THE LATEST THINKING
The opinions of THE LATEST’s guest contributors are their own.
This week two social figures have passed away from suicide. I think this is an important moment to talk about mental health in the United States.
Suicide is the 10th leading cause of death in the U.S. and the third cause of death for 15- to 24-year-olds. Because of this, I think that it is often skewed that teenagers and young adults are the most at risk to commit suicide when that is not necessarily the case.
Suicide rates for females are actually the highest in 45- to 54-year-olds and 75 and older in males. It is important to bring up because there are a lot of misunderstandings when it comes to mental health. For example, it isn’t just the recluse in the corner that often gets associated with depression; it can be anyone — someone who is popular, successful and/or famous.
What about the other 103 lives that are lost a day due to suicide? And that’s only successful suicides; there are hundreds more attempts every day. Even though their stories haven’t graced the front pages, they are still important to acknowledge.
There are two major issues regarding mental health in the States. First is access to care. I think that there needs to be more outreach for older populations. Most mental health awareness campaigns are in schools, and once you graduate from college, the resources that are available to you drop drastically.
Because of this, only about half of adults with depression receive treatment. There is also a lack of access to care due to costs and disparities in insurance policies. Insurance only covers therapy sessions if you have a certain diagnosis that is reached by checking a certain number of boxes. That means that people on the verge of that diagnosis or that might not have a condition but could still benefit from help, as a preventive, can’t get it covered.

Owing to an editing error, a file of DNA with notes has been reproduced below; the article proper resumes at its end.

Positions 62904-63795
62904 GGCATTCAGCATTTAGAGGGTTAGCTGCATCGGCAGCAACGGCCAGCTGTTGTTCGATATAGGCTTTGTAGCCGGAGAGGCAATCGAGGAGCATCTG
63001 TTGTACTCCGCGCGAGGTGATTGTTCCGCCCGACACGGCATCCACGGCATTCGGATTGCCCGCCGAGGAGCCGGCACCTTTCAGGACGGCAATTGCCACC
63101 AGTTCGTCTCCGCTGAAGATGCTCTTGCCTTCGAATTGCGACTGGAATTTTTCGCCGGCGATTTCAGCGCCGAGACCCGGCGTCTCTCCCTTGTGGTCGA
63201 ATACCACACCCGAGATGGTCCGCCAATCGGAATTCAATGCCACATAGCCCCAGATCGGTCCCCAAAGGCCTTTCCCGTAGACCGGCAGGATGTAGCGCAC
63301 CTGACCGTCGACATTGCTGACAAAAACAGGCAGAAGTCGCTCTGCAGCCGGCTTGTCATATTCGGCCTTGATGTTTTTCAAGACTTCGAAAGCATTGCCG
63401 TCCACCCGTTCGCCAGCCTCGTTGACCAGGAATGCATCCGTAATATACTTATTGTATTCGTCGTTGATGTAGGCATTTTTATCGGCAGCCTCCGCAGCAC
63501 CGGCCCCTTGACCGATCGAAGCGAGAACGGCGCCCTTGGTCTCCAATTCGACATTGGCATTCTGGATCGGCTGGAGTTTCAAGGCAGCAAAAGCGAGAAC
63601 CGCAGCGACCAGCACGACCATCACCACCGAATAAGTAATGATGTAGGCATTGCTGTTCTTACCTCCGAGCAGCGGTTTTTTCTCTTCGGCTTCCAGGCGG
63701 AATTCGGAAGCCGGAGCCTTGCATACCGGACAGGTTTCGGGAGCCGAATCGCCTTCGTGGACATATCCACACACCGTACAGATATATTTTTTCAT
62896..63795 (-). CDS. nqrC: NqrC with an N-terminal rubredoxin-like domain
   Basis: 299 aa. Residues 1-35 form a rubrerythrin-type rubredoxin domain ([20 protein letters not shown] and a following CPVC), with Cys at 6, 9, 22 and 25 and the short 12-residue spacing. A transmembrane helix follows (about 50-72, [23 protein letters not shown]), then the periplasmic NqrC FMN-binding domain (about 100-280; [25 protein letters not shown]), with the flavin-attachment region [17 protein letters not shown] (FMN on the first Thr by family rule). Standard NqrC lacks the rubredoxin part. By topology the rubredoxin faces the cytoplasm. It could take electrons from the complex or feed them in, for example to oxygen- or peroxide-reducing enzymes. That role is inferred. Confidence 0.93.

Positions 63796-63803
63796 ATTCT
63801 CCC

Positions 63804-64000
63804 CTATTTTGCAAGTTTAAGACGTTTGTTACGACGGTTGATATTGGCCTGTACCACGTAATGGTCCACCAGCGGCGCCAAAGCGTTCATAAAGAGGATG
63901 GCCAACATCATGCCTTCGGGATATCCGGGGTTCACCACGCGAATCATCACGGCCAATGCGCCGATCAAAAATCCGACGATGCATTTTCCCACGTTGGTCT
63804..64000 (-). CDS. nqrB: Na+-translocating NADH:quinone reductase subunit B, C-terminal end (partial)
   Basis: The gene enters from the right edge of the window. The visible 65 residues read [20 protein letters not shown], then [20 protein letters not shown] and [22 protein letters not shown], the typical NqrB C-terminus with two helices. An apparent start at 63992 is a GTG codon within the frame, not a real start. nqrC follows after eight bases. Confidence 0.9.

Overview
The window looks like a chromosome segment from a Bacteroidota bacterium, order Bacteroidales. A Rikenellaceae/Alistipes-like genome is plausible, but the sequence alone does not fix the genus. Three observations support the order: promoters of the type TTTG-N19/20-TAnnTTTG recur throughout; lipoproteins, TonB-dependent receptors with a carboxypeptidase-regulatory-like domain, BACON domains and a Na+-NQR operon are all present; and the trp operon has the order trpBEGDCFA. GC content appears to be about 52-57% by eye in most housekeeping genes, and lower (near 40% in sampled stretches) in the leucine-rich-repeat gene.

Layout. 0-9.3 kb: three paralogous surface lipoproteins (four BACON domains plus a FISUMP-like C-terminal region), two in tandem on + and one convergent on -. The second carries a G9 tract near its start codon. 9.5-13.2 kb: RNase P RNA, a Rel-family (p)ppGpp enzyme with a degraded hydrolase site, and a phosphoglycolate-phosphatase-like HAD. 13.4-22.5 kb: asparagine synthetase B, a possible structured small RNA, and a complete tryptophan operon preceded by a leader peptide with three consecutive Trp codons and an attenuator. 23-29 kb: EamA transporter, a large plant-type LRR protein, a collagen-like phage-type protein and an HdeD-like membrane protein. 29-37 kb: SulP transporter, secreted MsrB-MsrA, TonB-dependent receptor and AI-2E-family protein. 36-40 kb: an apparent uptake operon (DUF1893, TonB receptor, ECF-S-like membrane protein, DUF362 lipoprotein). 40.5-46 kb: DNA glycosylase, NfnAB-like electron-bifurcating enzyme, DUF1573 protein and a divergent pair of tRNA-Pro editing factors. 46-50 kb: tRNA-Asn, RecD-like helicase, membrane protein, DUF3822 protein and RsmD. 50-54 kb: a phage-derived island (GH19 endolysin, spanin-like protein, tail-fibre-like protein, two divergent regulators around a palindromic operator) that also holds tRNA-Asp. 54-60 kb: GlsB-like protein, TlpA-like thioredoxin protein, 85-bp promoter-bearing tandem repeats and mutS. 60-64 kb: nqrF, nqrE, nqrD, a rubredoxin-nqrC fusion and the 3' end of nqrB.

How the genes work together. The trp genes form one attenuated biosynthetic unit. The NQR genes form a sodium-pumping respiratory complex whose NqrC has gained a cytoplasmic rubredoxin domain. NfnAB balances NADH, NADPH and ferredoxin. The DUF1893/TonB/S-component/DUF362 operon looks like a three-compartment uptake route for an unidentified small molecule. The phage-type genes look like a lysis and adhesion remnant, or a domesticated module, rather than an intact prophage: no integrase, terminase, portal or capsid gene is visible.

Psychiatry, like many medical fields in the U.S., has started to be dominated by drugs. In my mind, prescriptions don’t fix everything and should be used more as a last resort than a welcome present. They are depended on too much as the solution, when in reality they are only treating the symptoms of the problem and not the root.
This leads me to point number two: It is also a cultural problem. There are reasons that suicide rates vary so greatly between countries and within certain populations. There is a huge cultural component of mental health that fosters an environment of anxiety, depression and stress. The World Health Organization claims that suicide rates have gone up 60 percent in the past 45 years, which means something has had to change in the last decades to contribute to that. Technology, social standards and social media can all be factors, as well as a lack of social acceptance as LGBTQ and Native Americans have among the highest rates of suicide in the U.S.
Hopefully, if we start to treat the roots that lead to mental illnesses or other events that might trigger a suicide, then we can also start to reduce in the number of people who take their lives every year.